Roundtable: Telling the Story of the Declaration

Today’s Founding Fiction post is by Emily Sneff, Research Manager of the Declaration Resources Project at Harvard University. The mission of the Declaration Resources Project is to create innovative and informative resources about the Declaration of Independence. To learn more, follow @declarationres.

How do we get kids to read and comprehend the Declaration of Independence? Great authors and illustrators can transform the characters, events, and text of the Declaration (which, as you may expect, registers at about a 12th grade reading level) into true stories that are both entertaining and educational for younger readers. On the Declaration Resources Project’s blog, Course of Human Events, we recently interviewed authors Barbara Kerley (Those Rebels, John & Tom), Steve Sheinkin (King George: What Was His Problem? The Whole Hilarious Story of the American Revolution), and Gretchen Woelfle (Answering the Cry for Freedom: Stories of African Americans and the American Revolution). Their books, and a few other favorites, form an exciting non-fiction reading list for children and young adults. Continue reading

Roundtable: Making Teen Girls into Women’s Historians

Welcome to Founding Fiction, The Junto’s first roundtable exploring how children’s literature and young adult fiction depicts early American history. Between posts, we’ll compile a shelf of favorites to (re)read. Tweet us at #FoundingFiction or comment with your recommendations for Very Early Americanists. Happy summer, let’s dive in!

Today’s post is by Laura Ansley, Ph.D. candidate in history at the College of William & Mary, and managing editor of the Nursing Clio blog. Her dissertation is titled, “Life Problems: Sex Education in the United States, 1890-1930.” Follow her .

Phillis Wheatley and Abigail Adams and Peggy Shippen and Harriet Hemings: all early American women whom I learned about from Ann Rinaldi’s young adult fiction. I have been fascinated by history for as long as I can remember, but Rinaldi was one of many authors who helped me to better understand what the best kind of historical study is. While school classes covering the Civil War may have talked about generals and battles, Rinaldi introduced me to characters like Osceola, stepdaughter of Wilmer McLean, who moved his family away from Manassas when the war came to the quieter Appomattox Courthouse—meaning the war started and ended on their doorstep. With her focus on teenage heroines, Rinaldi showed that history wasn’t only about important men. Young women experienced these historical events too, and their stories were also worth telling.
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The Sacred and the Secular in Early National Virginia

Is revolutionary Virginia the birthplace of American secularism?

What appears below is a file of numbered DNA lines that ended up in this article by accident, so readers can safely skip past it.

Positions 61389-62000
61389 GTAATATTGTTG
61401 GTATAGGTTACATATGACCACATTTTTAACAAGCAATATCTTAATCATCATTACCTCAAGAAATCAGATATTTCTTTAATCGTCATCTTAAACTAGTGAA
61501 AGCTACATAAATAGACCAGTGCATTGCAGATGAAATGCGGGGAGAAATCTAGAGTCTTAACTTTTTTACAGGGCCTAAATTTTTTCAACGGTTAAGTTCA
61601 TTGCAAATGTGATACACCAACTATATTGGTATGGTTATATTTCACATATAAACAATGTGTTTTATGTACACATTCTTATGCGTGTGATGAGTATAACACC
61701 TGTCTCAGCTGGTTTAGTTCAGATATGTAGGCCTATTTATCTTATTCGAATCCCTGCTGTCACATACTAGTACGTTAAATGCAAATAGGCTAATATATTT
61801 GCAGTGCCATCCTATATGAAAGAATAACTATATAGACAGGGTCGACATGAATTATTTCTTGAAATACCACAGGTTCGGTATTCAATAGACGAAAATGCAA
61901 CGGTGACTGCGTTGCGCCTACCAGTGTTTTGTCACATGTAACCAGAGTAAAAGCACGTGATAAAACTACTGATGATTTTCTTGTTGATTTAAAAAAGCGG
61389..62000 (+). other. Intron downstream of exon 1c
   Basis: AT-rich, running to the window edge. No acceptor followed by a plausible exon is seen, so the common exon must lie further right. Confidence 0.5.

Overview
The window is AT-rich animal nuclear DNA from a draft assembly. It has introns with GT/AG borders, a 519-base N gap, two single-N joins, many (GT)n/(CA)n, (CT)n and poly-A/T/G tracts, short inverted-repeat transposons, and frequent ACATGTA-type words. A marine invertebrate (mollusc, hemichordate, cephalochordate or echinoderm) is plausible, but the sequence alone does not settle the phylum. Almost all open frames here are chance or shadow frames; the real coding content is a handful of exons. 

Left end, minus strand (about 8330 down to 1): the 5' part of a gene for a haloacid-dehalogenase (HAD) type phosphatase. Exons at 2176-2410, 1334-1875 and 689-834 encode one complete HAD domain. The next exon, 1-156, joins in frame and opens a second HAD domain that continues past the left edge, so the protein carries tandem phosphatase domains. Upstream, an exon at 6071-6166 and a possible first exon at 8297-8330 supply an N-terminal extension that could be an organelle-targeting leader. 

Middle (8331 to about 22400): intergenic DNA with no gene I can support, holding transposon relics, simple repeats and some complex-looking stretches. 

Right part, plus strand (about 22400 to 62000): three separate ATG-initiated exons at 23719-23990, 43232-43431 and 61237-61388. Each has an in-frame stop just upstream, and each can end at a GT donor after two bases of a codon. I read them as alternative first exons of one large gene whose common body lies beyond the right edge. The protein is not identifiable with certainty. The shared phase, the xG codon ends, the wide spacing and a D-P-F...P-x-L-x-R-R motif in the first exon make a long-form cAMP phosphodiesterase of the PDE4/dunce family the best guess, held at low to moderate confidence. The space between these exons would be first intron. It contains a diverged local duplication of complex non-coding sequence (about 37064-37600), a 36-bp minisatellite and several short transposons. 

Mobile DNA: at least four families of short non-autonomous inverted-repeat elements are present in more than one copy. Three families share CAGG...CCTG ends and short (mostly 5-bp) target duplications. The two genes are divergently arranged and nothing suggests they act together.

My attention was returned to this critical question by a recent twitter exchange between Annette Gordon-Reed and Sam Haselby (and others) along side a recent piece by Haselby in Aeon.[1] The scuffle between Gordon-Reed and Haselby focuses on the time-is-a-flat-circle question of Thomas Jefferson’s religious beliefs. Was he a secularist? Some variant of Christian? A Unitarian? An atheist? Haselby’s Aeon piece takes a different tack, arguing that the American founding represented a “rogue wave of rationality in a centuries-long sea of Protestant evangelising, sectarianism and God-talk.” Haselby marks out the Founders—particularly Jefferson and James Madison—as “visionary secularists” who created a secular republic, which was eventually co-opt by decidedly non-secular political and cultural forces. He singles out late eighteenth-century Virginia as the primary canvas upon which the great artists of American secularism worked.[2] Continue reading

Alternative Fractions

AdamsJeffersonEarlier this week historian Rebecca Onion published an essay in Aeon arguing that historians should take more seriously the concept of counterfactuals. Though often derided by professional historians, Onion argues quite effectively that such an approach to the past can force us to reconsider our assumptions about what actually did happen and ask new and perhaps even more creative questions about the past.

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Autumn Reads

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“Valley of the Catawissa in Autumn,” Thomas Moran (ca. 1862)

Fall brings new early American titles to explore. Enjoy our Spring Reads 2015 list, too, and share your finds below!

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Historians Attend Lin-Manuel Miranda’s Hamilton: An American Musical

This post was written by Christopher Minty and Nora Slonimsky, who, many moons ago, woke up early on a Sunday morning to purchase tickets to the opening-night preview performance of Hamilton: An American Musical, which took place on July 13, 2015, at the Richard Rodgers Theater in New York CityThis post was originally posted on July 192015It was removed as a courtesy to the show’s creative and promotional teamsIt has been reposted with significant alterations and additions.

hamilton_FBHip-hop is on Broadway, not just in a popular YouTube video. On Monday, July 13, 2015, Lin-Manuel Miranda’s hit off-Broadway musical, HAMILTON, made its debut on the big stage. On August 6, 2015, rebranded as Hamilton: An American Musical, a much-applauded, diverse cast returned to perform in the official opening of a much larger, hopefully long-running production at the Richard Rodgers Theater.

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The Week in Early American History

TWEAH

Welcome to another The Week in Early American History! Take a break from the end-of-semester crunch to check out the unprecedented unification of the four surviving Magna Carta manuscripts or to a look at the tree root that ate Roger Williams. On to the links! Continue reading